A hard frost wrecked 75 percent of Wayne Geist’s apple crop last year and hail storms wrecked his entire crop in 2015 so he didn’t bat an eye when Mother Nature baked his trees and vines with sunshine and warm temperatures that were well above normal this month.
“It’s been kind of crazy. We keep trying to ride it out,” said Geist, owner of Bushel and a Peck Market in Chippewa Falls and the president of the Wisconsin Apple Growers Association.
Early warm weather is rarely a good thing for fruit growers in Wisconsin because it is usually followed by destructive cold temperatures after trees and vines have buds. That’s what happened at Geist’s orchard and at many others around the state last year when a hard frost covered the state in mid-May.
In 2012, apple production in the state was down 54 percent from the previous year and yields decreased more than three tons per acre because trees and vines bloomed prematurely after a March heat wave and many died when hard frost hit in April and May.
Fortunately, this month’s warm spell isn’t expected to harm the state’s apples, cherries and grapes because none of them have budded out and temperatures weren’t expected to drop too low, too fast, according to Amaya Atucha, an assistant professor in horticulture for UW-Madison and the state fruit specialist for UW Extension.
The biggest concern is whether the trees and vines adequately reacclimate themselves to the cold weather, she said.
“When temperatures get warm, they lose the ability to withstand cold temperatures,” Atucha said.
Plants can withstand sub-zero temperatures because they accumulate chilling units — or a plant’s version of a winter coat — as temperatures drop in late fall and early winter and the plant goes into dormancy, Atucha said. During dormancy, plants still have buds inside them and there are compressed flowers and leaves inside the buds that will produce the fruit for the following year.
When temperatures warm up and reach levels that covered the state this month, plants lose all their chilling units, Atucha said. That makes the buds susceptible to serious damage if temperatures drop too rapidly, or before the plant can accumulate more chilling units, according to Atucha.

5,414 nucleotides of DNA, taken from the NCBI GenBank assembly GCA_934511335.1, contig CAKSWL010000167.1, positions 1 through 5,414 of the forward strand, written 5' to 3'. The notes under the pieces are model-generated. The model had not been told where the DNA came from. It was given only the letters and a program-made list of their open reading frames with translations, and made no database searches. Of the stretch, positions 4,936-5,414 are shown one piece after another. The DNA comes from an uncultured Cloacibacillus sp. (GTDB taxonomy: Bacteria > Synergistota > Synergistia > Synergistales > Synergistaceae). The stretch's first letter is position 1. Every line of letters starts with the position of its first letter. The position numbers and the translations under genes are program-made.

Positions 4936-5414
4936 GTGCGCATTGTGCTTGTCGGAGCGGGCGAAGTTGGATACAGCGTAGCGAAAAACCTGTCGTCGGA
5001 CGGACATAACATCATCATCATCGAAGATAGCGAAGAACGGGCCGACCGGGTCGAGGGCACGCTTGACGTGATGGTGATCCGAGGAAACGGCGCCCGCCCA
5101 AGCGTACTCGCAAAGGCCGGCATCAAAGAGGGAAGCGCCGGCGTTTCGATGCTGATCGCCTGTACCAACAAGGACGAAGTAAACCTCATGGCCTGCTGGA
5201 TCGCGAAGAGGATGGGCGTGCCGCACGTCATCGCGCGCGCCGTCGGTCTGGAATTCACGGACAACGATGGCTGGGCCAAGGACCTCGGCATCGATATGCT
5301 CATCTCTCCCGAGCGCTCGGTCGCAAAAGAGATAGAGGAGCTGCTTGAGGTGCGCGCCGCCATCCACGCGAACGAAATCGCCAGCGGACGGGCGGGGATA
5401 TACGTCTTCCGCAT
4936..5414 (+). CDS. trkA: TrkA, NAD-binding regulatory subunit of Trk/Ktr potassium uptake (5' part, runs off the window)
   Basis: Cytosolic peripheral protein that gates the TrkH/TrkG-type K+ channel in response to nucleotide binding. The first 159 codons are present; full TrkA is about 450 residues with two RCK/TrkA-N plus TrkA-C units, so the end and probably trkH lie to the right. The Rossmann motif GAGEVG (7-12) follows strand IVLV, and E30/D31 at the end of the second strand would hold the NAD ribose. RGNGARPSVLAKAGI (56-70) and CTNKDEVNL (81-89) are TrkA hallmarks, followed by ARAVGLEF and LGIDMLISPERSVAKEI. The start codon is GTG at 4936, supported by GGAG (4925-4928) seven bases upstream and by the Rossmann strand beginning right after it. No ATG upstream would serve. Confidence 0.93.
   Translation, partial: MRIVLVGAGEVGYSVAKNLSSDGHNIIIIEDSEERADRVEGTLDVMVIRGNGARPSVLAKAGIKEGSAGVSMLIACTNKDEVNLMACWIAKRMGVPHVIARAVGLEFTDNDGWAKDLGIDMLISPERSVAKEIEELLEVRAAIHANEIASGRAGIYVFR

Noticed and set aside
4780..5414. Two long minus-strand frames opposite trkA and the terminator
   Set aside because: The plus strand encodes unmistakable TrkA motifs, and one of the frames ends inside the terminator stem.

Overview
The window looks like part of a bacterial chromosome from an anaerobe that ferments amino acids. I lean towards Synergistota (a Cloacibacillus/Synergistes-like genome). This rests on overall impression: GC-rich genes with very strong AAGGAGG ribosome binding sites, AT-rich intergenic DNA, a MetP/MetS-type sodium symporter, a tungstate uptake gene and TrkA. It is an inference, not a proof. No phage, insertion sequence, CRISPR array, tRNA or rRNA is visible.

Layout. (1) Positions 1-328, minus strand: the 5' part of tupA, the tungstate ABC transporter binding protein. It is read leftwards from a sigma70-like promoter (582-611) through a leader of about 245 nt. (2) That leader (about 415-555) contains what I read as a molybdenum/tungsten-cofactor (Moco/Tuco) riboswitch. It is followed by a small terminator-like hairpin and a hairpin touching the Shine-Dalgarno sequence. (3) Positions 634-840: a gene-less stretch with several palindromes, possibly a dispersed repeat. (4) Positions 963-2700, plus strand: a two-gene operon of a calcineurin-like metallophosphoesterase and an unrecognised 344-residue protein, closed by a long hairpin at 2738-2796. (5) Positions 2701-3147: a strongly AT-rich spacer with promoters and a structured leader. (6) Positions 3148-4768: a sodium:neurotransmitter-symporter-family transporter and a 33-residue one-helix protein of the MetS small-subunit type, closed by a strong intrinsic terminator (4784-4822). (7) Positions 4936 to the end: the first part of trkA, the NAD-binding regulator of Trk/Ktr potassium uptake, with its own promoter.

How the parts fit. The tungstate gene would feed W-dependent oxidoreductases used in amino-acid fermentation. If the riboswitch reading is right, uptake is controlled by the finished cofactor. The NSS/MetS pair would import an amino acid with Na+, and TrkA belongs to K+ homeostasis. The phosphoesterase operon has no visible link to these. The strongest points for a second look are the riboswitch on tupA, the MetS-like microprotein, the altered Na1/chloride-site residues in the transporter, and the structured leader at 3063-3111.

“If temperatures drop dramatically into the low teens or single digits, that can produce damage even though we aren’t visually seeing anything happening or growing. Those (dormant) buds are damaged so when spring comes the buds and flowers will be damaged,” Atucha said.
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Plants will accumulate enough chilling units to reacclimate themselves to cold weather after a warm spell if temperatures drop slowly, which is what happened last week after much of the state had temperatures in the 60s through Wednesday, according to Atucha.
The lack of snow cover is not helping the fruit trees and vines because roots are susceptible to freezing and dying without snow insulating the ground, according to Atucha.
“The moment the buds break they need water from the roots but they won’t keep up because they were damaged from the freeze,” Atucha said.
Atucha blamed global warming for the wild temperature swings of the past few years.
“We’re going to see this more and more,” she said.
Her laboratory at UW-Madison is researching how to help plants and their buds withstand and cope with the rapid changes.
“Can we find one of those genes so we can breed for select varieties that won’t be so affected by these wild changes in temperatures,” she said.
Meantime, the warm weather allowed Geist to prune his trees this month in a T-shirt.
“It was nice to wear just T-shirts outside in February but I hope we won’t be doing it again very soon,” he said.